Thursday, July 22, 2010

Project Notebooks #3: Next Time Notes

Ok, let me tell you why I suck as a blogger. Oh wait, you probably don't need me to tell you. I am inconsistent and I don't show up when I say I will. Kind of like that employee you had last summer. Or maybe a girl you wanted to date and then figured out she was a flake and not worth the effort.

But I am smarter than the apes! Yes? I can improve and learn from my mistakes. There. Now I have to be a better blogger or I'll have proven to the world that I'm little better than a monkey. The kind that claps with cymbals.

So this is my third installment of the Project Notebook. This is all about the Next Time Notes. I devised this section of the notebook when I realized that sitting down to a blank screen every time I tried to write was not only paralyzing but an entirely stupid waste of emotional energy. Why sit there all terrified, when, with a few notes jotted down from my last session, I would have a good place to start?

So it goes something like this. When I reach a point where I'm going to stop writing for the day, I first put what I've done into the Chapter Summaries. (But that's the post for next time. Say, a year from now.) Once I've put my current stuff into the summaries, I flip to the NTN section and begin jotting down VERY SPECIFIC IDEAS about what should happen the next time I turn on the computer. And I do mean specific. If your notes are too general, like: Jack needs to do something that will make people stand up and take notice, instead of: Jack jumps over the candlestick, then you will still sit and stare at the screen. Decide before you go to bed, or do the dishes, or head off to work, or whatever it is when you quit writing for the day, EXACTLY what you will say when you begin again. Even if it's just the one idea.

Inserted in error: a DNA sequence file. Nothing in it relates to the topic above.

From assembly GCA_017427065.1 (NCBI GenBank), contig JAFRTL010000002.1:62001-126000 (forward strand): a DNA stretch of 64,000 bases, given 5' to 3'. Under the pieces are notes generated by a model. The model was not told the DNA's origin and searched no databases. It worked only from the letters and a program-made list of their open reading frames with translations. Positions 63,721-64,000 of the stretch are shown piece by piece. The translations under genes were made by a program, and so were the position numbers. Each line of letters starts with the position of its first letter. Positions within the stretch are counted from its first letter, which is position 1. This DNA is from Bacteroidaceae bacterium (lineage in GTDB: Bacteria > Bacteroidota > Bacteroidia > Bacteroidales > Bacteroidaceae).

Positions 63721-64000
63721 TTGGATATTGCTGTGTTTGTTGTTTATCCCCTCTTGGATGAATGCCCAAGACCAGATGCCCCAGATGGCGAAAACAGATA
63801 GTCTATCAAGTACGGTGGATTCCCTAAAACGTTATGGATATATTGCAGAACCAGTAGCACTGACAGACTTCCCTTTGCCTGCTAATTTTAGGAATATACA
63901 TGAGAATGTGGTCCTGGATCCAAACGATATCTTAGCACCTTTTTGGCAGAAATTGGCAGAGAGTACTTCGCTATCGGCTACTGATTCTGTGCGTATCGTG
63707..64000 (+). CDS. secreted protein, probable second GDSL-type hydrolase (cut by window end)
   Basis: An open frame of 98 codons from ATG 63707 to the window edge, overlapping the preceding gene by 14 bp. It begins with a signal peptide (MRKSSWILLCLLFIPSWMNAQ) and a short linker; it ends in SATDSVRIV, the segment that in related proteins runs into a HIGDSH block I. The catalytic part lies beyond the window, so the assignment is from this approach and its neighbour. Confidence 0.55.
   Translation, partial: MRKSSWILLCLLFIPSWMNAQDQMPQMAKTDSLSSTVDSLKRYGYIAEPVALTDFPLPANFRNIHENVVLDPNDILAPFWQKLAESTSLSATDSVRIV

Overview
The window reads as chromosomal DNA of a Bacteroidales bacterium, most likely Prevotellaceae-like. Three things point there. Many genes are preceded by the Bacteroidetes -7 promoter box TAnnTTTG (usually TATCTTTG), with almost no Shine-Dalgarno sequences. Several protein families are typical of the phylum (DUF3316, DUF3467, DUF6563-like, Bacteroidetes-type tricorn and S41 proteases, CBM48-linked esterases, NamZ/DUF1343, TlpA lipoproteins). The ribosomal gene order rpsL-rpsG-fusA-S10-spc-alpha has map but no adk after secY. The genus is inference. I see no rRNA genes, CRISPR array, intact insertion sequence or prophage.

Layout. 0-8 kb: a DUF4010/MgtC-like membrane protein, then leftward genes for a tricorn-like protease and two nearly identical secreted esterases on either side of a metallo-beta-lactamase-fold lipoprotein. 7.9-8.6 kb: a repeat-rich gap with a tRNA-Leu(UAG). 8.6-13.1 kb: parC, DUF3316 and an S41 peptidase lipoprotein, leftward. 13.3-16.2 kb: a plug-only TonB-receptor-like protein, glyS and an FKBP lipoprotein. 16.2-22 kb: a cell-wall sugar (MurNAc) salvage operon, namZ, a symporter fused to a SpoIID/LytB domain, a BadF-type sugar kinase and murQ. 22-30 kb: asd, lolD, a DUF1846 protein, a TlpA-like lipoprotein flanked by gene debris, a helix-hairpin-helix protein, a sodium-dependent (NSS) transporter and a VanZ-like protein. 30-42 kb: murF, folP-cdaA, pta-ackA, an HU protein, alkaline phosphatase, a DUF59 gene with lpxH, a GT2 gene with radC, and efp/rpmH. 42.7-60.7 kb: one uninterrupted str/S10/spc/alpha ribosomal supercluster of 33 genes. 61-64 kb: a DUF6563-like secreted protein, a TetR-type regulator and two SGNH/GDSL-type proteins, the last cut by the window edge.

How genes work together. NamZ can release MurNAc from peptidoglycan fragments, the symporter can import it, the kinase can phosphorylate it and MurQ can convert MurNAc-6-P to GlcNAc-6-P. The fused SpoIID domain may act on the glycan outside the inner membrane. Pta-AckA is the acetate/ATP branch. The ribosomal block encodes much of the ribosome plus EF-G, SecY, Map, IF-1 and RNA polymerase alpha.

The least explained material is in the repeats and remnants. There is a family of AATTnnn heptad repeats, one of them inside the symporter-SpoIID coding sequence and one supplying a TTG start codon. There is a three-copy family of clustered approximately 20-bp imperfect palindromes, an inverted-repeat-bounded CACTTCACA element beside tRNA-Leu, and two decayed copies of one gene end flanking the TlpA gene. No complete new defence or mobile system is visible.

This has made such a difference in my writing. When I fire up the machine now, I no longer sit and stare, wondering where I was last time, what I should be doing, thinking of all the other things I should be doing instead of writing stories. That's not a good place to be when you're trying to write a story.

So anyway, this is what works for me. NOW. I'm going to do my best to move beyond ape status and post again in a few days about how I structure my Chapter Summaries. They're not as bad as they sound, and not as time-consuming as they sound, either.

And to anyone out there that may someday be one of my editing clients or perhaps a potential agent, editor or publisher to whom I submit: I promise. I really can meet a deadline. :-)

Monday, July 5, 2010

Project Notebook post #2: Brainstorm!

Finally! The next post. Life has a way of derailing the best of intentions.

Ok, so the next tab in my project notebook is the brainstorm section. Truly, for me, this is probably the most important part. Here's what I throw down into my brainstorming section:

plot ideas
ideas for character growth
snippets of conversation between characters
setting ideas
I ask myself questions (i.e. Why would Jane Doe have a reason to kill her mother?)
I answer my own questions. :-)

Basically, anything and EVERYTHING that could ever be relevant to the book goes into these pages. It's a hodge-podge collection of creative crap, I don't worry that my ideas are out of chronological order, I don't care that I have setting ideas mixed in with plot options. All of this stuff gets sorted out later in the Next Time Notes.

Let me say this, and I know it to be true because it's happened to me: IF YOU DON'T WRITE IT DOWN, YOU WILL FORGET IT. Let me repeat that for you. IF YOU DON'T WRITE IT DOWN, YOU WILL SO FREAKING FORGET IT! There have been times through the years that I've jotted an idea on a piece of paper, only to lose it and then have it resurface well after the book has been published. Turns out, I didn't remember to write it down again! When I lost it, the idea was gone from my brain. I didn't remember to put it into the book at all, and turns out, it would have been great! It's true. It's happened to me more than once. Please, for the love of all things holy, write your ideas down, even if they're small details. And if you jot it on the back of a receipt or something, hang on to that little piece of paper like it's gold until you can transcribe the idea into your project notebook.

All right, then. My goal is to post my ideas for Next Time Notes on Wednesday. In the meantime, BRAINSTORM, BRAINSTORM, BRAINSTORM!